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1999 – BASI Review

1999 BASI review

This makes for a good read, particularly the Terms of reference:

basi review 1999


Term of Reference Number 2Are BASI’s activities recognised, valued and supported by the aviation community – particularly those airlines, manufacturers and service providers involved in the carriage of fare-paying passengers?

While there were some notable exceptions, there was overwhelming support for BASI from most of the 60 aviation industry participants who provided formal submissions to the review. Opinions expressed in informal consultation also confirmed this. The sheer number of both formal and informal submissions attested to the broad external recognition of the Bureau. There was almost universal acceptance of the need for a safety ‘watchdog’ that is independent of the regulator (CASA).
The role of BASI in concentrating its efforts on the fare-paying passenger was not universally recognised or accepted. This was the most divisive aspect in the submissions. The most telling criticism came from the general aviation (GA) sector, with the most critical opponent of current practice being the Aircraft * and Pilots Association (A*PA). This is significant because of the strength of feeling expressed and the fact that the Association represents such a large proportion of the sector. Similar comment was received from specialist organisations within the general aviation sector. For reasons outlined in the body of the report, this review supports the government policy that BASI concentrate on the fare-paying passenger sector. It sees little wrong with the policy, but does question the focus placed on it by the Bureau, which is seen by the GA sector as having interpreted the policy of ‘concentrating on fare-paying passengers’ to bias the BASI contribution towards ‘excluding the general aviation sector’, where possible.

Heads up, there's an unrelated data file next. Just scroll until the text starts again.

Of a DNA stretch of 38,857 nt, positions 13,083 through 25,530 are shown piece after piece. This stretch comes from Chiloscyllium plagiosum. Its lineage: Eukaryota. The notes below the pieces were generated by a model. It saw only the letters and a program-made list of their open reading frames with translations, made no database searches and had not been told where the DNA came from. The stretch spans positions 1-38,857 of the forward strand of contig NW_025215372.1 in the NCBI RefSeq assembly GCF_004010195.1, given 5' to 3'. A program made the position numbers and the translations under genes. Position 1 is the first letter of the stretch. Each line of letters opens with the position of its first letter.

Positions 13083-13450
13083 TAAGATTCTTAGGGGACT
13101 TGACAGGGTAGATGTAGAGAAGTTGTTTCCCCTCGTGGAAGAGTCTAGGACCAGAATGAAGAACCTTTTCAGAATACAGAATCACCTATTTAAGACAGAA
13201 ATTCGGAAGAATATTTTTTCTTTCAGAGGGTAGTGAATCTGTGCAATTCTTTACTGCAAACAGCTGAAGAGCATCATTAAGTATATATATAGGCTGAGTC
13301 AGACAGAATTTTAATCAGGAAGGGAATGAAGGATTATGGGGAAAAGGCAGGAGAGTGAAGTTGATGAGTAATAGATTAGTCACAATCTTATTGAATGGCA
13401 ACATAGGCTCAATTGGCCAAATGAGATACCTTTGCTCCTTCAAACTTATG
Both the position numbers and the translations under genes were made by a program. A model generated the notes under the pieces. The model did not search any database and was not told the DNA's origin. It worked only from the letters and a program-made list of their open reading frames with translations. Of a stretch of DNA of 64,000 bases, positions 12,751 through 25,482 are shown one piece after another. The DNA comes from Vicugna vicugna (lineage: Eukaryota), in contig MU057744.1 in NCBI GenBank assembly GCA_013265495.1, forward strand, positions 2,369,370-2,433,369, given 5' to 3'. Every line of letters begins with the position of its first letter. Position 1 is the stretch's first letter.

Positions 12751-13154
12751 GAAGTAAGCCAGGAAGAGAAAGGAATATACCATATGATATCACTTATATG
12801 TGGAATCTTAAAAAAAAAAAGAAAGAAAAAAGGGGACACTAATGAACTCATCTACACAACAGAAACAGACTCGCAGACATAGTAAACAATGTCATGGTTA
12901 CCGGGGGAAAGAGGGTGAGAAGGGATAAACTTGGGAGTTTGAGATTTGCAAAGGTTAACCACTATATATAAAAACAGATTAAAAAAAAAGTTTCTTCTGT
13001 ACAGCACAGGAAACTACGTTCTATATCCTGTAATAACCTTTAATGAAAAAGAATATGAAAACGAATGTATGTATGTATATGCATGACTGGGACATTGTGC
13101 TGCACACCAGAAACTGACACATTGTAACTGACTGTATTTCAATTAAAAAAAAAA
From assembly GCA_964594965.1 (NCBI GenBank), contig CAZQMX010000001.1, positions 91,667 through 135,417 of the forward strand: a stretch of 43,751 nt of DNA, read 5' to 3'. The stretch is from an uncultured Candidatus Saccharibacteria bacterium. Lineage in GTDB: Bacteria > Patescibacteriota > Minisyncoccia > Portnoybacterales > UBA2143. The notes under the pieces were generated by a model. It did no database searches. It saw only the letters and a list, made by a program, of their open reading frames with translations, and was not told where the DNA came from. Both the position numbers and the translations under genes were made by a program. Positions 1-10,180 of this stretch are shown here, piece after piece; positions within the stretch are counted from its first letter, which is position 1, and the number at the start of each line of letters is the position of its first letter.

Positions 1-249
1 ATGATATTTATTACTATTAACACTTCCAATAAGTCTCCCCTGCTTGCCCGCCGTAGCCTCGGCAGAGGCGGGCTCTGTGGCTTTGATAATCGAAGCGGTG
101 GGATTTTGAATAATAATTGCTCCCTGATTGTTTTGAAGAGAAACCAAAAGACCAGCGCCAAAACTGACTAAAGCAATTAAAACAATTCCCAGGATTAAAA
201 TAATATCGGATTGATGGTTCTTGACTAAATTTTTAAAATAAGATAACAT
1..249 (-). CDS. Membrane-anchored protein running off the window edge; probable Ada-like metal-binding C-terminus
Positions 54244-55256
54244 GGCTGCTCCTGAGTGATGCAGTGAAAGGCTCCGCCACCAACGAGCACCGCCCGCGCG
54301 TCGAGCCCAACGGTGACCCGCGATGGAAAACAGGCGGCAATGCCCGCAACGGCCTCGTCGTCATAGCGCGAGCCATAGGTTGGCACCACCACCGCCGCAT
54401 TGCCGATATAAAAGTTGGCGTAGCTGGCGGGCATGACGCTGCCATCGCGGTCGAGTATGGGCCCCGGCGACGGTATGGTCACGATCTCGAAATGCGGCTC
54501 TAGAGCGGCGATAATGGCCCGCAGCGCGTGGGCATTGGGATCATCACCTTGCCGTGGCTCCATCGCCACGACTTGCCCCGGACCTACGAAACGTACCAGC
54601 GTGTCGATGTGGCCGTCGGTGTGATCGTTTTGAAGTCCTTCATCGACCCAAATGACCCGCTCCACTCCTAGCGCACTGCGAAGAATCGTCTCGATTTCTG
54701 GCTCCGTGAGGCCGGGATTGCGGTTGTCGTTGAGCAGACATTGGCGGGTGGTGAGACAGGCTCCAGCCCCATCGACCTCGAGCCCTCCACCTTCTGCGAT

This is in spite of the fact that BASI does quite a significant amount of work investigating accidents/incidents in the GA sector. This would suggest that the industry does not see this work as making a significant contribution to aviation safety and reinforces the recommendations in this report regarding the need for BASI to adopt a more strategic approach to its accident/incident investigation role.

It is very important to recognise that general aviation operates in airspace used by the fare-paying sector. A significant number of the personnel in the fare-paying sector also come through the general aviation sector and attitudes and practices are often deeply enshrined in the performance of these persons as a result of their experience in the general aviation sector. It is probably too late to change these fundamental attributes when a person progresses to the fare-paying sector. The approach within BASI is largely influenced by the inability of the Bureau, while applying current practices, to allocate sufficient resources towards contributing to general aviation to an appropriate degree. It is interesting to note that the criticism regarding inadequate attention to the GA sector extended to the performance of CASA also.
While not suggesting a change to government policy, the review believes that more appropriate setting of priorities and improved work practices should enable a measured extent of BASI resources to be applied to the sectors other than fare-paying and an increase in outputs intended to improve safety in these sectors. It is also confident that adoption of a more proactive approach and more focussed monitoring of aviation safety statistics and associated information would ensure that adequate priority could be given to relevant areas of the general aviation sector in future. As a matter of principle BASI should aspire to optimal levels of trust and cooperation with the industry in total.

Although BASI does considerable work in the general aviation sector, this effort has not been recognised by that sector. BASI will not be able to achieve a satisfactory relationship without addressing the concerns of the general aviation sector in which there still remains a significant store of goodwill towards the Bureau.

The review recommends that BASI consider the creation of formal consultative mechanisms with the industry, while still retaining its necessary independence. It also makes a number of suggestions regarding improved strategic planning and accountability, which if adopted could assist in enhancing its industry relationships.

In summary, the review was able to confirm that the Bureau does receive widespread recognition and support from industry. There is a priority need, however, for a range of actions to build on this in the interest of providing a safer aviation system.